While so much of DC is monumental and static – especially seen from the drive along the Virginia side of the GW Parkway or stretches of Rock Creek Parkway- its urban neighborhoods and its suburbs are in many ways unrecognizable as the places in which I walked and biked and got myself lost throughout my adolescence. High-rises and traffic jams and urban loft condominiums seem to have sprung up in places where farms and dive bars and parking lots used to be.  I am a child of the Adventure Theatre and Kennedy Center era, with parents who recall moving to the city before any stadium or arts center was named for a Kennedy.  I’ve moved back to the city at a moment when it feels as though all the buildings have been renamed for Reagan (Yes, I stubbornly call it National Airport).  In an age when sports events and venues are named for products (FedEx, Verizon, Tostito, QualComm), it’s refreshing to see DC’s theater venues have names that actually correspond to theater (Arena, Round House, Studio) or human beings at least. These names evoke sites of history, memory, confrontation and experimentation  – what I often hope to find in the theatre. What’s in a name? What’s in a place? I wonder that when I look forward to watching plays in the new homes of theater companies like Studio, Gala, or Woolly Mammoth with memories of their older locations and productions in my head.  What opportunities do the new Tivoli or Arena buildings offer the theaters that they house, and what possibilities do they foreclose?   When I was living in London in a period of massive, largely Lottery-funded theatrical renovation and construction, it seemed the struggle to find spaces for theater companies was turning into a struggle to fill and maintain the newly-built spaces. The challenge seems to lie in finding the balance between devoting resources to the field of dreams and nurturing the talent and substance that makes the field worth visiting. This is not a Luddite dismissal of cutting-edge technology or of funding ambitious theatrical construction projects. Experiencing theatrical magic in an architectural marvel might be a means of remaking or revitalizing a community, but there might also be other, more sustainable means. Converting existing spaces or reclaiming neglected monuments is one possible route – here in DC and in many cities, such creative use of space can free companies from the overhead associated with the grander designs being built.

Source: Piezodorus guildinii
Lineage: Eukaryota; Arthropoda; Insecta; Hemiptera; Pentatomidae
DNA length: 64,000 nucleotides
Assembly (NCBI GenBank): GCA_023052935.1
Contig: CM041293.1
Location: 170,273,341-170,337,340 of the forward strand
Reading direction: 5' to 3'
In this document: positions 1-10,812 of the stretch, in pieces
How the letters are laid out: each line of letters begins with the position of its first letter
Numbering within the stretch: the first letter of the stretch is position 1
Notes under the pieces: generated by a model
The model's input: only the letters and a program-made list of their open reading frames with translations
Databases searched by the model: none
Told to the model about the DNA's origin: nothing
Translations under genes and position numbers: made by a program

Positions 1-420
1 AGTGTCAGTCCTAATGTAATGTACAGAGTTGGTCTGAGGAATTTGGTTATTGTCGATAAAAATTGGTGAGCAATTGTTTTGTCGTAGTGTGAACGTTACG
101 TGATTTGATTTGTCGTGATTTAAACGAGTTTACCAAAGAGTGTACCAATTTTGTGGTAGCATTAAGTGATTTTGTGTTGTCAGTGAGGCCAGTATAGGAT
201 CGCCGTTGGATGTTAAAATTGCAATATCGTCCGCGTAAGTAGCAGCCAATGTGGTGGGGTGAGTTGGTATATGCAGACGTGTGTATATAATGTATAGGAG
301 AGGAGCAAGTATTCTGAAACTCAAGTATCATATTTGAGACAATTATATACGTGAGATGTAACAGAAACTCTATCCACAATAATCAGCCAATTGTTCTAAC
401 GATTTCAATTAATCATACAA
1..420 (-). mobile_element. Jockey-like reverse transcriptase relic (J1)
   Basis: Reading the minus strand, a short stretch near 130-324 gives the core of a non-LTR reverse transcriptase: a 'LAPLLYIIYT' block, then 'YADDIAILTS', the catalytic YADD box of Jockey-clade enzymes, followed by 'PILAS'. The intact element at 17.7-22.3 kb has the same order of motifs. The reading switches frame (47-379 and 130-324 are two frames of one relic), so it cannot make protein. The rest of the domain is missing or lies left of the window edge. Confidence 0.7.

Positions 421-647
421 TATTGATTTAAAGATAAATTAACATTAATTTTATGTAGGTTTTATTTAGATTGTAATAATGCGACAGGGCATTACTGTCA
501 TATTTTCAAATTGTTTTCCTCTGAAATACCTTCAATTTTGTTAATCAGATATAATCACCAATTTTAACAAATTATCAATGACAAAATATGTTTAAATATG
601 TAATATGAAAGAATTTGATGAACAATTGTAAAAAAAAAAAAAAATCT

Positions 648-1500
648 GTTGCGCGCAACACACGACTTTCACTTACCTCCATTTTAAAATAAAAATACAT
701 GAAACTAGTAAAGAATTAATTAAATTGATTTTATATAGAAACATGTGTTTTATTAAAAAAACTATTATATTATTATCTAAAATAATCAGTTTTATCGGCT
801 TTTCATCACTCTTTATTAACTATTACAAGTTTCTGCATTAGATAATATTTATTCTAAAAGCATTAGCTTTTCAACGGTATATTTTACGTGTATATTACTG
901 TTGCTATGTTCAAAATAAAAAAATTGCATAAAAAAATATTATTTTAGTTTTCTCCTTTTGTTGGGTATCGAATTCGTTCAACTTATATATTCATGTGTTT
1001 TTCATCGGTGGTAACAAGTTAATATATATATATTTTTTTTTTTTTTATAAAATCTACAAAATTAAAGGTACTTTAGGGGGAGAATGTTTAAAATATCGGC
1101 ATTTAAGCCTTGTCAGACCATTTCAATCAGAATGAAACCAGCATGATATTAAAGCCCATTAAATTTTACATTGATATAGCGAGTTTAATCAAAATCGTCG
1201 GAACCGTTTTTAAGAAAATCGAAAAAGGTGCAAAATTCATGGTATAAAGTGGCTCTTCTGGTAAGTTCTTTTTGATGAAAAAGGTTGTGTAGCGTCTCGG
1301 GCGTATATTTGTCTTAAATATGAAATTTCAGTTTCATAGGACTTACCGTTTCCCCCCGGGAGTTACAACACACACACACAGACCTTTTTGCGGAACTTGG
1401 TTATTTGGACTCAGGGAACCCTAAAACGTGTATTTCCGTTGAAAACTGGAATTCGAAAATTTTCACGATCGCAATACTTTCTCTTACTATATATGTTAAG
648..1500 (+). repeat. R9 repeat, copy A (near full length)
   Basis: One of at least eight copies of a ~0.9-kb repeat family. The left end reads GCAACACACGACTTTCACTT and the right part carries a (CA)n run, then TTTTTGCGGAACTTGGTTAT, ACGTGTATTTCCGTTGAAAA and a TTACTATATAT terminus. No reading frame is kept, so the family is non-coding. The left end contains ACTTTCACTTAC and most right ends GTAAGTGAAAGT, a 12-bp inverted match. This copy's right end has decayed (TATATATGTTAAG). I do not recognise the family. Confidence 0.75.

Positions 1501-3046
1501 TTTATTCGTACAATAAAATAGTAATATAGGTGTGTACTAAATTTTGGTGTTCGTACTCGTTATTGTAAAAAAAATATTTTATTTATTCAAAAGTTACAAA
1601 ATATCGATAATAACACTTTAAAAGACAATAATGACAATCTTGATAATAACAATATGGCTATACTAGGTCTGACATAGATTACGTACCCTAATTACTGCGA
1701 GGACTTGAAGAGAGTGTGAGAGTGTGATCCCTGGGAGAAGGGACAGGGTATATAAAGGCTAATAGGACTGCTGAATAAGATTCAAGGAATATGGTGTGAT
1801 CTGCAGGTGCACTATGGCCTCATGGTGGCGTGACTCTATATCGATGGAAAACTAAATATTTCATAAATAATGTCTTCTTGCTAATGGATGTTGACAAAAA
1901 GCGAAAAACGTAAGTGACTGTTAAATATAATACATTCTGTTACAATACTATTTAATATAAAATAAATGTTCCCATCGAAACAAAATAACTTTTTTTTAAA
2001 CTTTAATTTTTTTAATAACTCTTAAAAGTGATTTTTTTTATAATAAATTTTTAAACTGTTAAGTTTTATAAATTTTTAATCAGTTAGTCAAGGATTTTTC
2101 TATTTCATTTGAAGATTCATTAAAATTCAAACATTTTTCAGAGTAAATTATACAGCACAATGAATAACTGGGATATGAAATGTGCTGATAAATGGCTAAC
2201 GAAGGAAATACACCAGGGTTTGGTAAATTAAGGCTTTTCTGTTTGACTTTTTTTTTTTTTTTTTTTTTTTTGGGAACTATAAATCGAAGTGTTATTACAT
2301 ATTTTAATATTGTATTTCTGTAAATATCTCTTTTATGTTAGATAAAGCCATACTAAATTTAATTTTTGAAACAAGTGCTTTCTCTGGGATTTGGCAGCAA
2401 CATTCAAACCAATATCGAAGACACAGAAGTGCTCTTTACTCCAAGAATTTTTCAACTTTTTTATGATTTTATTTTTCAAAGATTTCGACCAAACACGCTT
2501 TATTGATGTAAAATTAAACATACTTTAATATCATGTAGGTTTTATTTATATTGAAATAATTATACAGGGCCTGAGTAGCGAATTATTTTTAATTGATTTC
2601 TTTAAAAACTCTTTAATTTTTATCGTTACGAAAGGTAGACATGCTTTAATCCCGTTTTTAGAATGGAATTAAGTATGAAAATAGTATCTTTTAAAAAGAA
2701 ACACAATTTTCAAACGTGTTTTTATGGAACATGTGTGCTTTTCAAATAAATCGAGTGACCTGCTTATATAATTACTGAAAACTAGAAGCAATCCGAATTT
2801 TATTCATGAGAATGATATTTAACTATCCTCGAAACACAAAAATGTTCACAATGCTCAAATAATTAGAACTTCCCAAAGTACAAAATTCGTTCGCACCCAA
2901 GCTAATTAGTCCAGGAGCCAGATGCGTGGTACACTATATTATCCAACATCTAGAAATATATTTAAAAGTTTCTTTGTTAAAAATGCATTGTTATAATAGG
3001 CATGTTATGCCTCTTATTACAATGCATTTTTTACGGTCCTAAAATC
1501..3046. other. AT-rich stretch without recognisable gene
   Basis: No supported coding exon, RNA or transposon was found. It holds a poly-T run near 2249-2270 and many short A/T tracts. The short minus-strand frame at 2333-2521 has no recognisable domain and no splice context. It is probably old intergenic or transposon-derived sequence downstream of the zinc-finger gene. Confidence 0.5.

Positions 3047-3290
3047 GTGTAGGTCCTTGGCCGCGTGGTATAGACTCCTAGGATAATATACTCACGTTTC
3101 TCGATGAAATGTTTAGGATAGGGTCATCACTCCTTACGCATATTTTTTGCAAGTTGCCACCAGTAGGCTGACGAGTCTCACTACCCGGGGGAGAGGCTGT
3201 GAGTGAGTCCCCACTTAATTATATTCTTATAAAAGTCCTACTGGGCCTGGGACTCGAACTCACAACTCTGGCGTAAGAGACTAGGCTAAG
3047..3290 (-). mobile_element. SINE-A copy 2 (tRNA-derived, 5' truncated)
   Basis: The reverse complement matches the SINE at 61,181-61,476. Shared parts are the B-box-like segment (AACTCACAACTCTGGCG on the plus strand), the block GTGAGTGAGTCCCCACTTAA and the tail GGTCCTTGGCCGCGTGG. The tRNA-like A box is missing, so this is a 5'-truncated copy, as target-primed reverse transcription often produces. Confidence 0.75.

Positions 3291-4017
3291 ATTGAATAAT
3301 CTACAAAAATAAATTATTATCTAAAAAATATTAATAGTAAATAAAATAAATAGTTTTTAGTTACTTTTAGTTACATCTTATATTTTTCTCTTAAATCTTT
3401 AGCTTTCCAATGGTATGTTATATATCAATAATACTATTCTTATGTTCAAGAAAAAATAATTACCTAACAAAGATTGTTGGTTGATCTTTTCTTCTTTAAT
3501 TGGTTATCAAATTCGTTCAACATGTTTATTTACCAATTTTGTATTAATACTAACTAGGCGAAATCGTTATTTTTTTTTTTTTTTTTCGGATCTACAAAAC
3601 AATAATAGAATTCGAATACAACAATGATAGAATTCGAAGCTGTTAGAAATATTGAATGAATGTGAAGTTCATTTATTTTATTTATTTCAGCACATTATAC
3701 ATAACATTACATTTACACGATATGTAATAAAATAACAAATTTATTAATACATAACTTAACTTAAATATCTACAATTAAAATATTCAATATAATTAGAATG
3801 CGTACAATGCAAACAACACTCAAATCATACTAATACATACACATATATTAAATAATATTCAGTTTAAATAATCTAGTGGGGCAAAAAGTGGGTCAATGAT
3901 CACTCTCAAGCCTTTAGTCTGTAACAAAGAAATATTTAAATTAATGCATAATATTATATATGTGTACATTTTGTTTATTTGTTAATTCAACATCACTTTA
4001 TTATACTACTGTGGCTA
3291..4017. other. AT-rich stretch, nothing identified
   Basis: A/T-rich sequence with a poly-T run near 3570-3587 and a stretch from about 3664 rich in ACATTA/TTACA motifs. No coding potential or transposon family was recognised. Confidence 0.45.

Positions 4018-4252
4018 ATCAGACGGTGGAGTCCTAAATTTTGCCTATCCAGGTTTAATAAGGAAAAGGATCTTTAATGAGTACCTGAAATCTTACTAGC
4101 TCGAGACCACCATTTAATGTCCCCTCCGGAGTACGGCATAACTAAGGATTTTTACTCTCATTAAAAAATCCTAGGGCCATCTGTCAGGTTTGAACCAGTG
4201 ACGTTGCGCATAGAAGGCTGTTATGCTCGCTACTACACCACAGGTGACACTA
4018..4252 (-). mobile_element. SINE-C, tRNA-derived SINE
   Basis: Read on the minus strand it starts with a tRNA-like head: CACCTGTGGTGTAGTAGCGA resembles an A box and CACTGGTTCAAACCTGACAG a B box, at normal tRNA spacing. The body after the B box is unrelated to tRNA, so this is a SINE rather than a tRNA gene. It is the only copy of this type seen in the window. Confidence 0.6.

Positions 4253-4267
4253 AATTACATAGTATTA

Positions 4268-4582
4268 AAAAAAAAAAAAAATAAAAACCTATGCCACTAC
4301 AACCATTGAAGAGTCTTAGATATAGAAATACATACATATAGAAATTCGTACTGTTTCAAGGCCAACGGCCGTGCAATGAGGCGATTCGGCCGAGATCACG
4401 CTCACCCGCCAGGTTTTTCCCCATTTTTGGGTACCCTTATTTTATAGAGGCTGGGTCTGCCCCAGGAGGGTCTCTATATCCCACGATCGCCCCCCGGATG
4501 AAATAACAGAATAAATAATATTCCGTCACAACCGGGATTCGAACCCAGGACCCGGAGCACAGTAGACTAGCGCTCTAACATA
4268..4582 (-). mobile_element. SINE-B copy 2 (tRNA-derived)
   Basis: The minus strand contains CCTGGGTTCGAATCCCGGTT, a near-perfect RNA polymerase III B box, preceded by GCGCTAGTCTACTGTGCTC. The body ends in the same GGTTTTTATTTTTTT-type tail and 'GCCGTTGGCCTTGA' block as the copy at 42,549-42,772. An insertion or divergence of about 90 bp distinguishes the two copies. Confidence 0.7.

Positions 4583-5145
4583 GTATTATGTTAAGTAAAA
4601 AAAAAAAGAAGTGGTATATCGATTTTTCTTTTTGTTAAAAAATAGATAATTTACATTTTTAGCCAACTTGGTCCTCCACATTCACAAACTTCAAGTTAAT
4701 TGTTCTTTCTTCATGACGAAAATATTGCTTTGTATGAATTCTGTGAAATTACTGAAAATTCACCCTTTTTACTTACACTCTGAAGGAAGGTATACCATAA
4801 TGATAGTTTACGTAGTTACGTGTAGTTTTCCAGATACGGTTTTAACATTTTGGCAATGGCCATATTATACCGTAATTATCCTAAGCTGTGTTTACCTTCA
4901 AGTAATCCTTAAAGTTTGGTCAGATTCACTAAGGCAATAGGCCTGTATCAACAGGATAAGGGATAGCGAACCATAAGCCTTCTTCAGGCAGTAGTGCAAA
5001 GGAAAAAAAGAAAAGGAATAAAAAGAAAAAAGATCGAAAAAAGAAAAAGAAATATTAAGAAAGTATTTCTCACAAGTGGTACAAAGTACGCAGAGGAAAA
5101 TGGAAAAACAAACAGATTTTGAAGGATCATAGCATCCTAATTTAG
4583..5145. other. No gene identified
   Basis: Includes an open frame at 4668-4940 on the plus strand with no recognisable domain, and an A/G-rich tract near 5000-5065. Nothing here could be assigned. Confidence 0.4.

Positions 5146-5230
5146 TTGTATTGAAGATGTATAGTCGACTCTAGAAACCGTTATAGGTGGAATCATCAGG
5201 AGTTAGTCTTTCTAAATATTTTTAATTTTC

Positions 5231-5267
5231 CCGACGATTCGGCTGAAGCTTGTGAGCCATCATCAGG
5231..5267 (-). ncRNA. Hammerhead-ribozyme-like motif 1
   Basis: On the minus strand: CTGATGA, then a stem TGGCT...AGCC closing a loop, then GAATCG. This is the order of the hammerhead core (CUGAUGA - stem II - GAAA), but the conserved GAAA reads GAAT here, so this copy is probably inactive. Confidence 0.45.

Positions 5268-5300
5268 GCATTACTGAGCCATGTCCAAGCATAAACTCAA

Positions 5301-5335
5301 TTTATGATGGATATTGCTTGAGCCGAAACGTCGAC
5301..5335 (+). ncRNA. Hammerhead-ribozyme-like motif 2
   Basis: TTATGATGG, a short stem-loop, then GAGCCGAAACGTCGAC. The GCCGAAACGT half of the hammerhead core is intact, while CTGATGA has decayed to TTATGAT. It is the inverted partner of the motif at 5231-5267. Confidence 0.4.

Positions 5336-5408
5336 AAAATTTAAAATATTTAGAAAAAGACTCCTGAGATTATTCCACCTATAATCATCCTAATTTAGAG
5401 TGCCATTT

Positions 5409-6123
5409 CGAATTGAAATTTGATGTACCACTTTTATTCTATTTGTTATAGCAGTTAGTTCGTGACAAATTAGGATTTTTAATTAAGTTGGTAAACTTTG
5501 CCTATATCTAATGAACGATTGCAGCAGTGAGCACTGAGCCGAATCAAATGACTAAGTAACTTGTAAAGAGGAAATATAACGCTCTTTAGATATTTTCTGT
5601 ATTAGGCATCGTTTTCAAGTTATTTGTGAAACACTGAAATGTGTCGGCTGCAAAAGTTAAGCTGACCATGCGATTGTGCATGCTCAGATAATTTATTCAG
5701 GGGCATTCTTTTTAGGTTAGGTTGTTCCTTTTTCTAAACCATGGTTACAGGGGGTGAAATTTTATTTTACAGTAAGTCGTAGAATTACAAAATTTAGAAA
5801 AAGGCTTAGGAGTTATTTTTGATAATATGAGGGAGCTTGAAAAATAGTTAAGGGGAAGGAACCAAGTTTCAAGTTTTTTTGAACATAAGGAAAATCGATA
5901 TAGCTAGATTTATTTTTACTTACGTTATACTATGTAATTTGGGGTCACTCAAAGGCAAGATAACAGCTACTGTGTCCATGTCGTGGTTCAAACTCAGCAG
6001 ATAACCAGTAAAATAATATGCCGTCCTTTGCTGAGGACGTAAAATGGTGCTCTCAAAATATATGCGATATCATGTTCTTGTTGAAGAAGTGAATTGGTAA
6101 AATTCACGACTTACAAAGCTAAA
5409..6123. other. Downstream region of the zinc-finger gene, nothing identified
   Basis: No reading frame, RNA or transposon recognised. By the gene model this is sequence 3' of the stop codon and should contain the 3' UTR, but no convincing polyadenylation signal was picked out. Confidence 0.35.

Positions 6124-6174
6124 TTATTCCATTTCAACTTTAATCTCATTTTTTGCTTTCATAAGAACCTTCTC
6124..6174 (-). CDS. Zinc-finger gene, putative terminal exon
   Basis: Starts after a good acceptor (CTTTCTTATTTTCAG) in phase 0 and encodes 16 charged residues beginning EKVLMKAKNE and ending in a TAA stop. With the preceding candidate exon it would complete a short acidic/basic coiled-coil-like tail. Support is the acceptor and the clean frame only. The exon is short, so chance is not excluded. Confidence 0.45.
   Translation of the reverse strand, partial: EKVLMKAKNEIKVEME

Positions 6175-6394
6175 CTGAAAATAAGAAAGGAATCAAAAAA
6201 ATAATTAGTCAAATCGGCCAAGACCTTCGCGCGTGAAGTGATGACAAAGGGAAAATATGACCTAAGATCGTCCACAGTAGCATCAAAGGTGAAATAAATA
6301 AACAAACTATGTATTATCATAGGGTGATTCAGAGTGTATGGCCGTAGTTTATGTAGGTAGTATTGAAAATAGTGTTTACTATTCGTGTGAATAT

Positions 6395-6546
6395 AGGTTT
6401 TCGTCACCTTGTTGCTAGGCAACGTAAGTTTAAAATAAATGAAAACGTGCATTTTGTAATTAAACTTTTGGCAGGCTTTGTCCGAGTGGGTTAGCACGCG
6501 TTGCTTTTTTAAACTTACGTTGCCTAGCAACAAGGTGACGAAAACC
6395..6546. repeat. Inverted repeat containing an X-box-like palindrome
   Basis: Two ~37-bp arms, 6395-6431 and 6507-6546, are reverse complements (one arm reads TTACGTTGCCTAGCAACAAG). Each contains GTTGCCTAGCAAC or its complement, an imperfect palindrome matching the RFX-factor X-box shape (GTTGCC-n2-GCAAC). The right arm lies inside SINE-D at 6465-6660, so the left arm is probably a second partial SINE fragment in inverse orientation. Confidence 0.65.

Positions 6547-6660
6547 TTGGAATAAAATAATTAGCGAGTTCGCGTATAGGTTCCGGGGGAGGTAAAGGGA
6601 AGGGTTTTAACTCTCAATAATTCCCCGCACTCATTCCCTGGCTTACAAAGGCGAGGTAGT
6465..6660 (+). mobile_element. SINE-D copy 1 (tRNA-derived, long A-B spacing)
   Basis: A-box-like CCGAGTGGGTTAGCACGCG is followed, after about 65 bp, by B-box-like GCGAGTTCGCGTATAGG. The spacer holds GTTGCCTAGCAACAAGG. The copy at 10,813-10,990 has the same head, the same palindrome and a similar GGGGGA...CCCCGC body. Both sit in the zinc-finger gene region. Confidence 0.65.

Yet some of these new designs offer exciting possibilities for theater artists. A recent NY Times article discussed several new designs for smaller theater spaces in venues like Lincoln Center and BAM, which will undoubtedly reshape the theatrical ecosystem in New York.

http://www.nytimes.com/2012/05/15/theater/lincoln-center-theater-to-open-claire-tow-theater-for-lct3.html

We can find such spaces in some of the larger theatrical institutions in Washington, and they are becoming more active sites for developing new playwriting and experimental productions.  One very promising project here in DC is The Inkwell Theatre, not a physical site, but more of an agent or source and conduit for playwrights to develop their work from draft to production. They have partnered with established and aspiring playwrights, directors, actors, and dramaturges, as well as playgoers and readers, with the mission of developing the material, the voices, and the audiences essential for vital theatre.   The blog for their project – http://www.inkwelltheatre.org/blog/ – is a fantastic kaleidoscope of insights on theater from macro to micro, and a great builder of community as well.

So DC now has its Arenas, Studios, Inkwells, and Round Houses  – no Globe here, but happily a more varied and dynamic Constellation than in the “good old days”.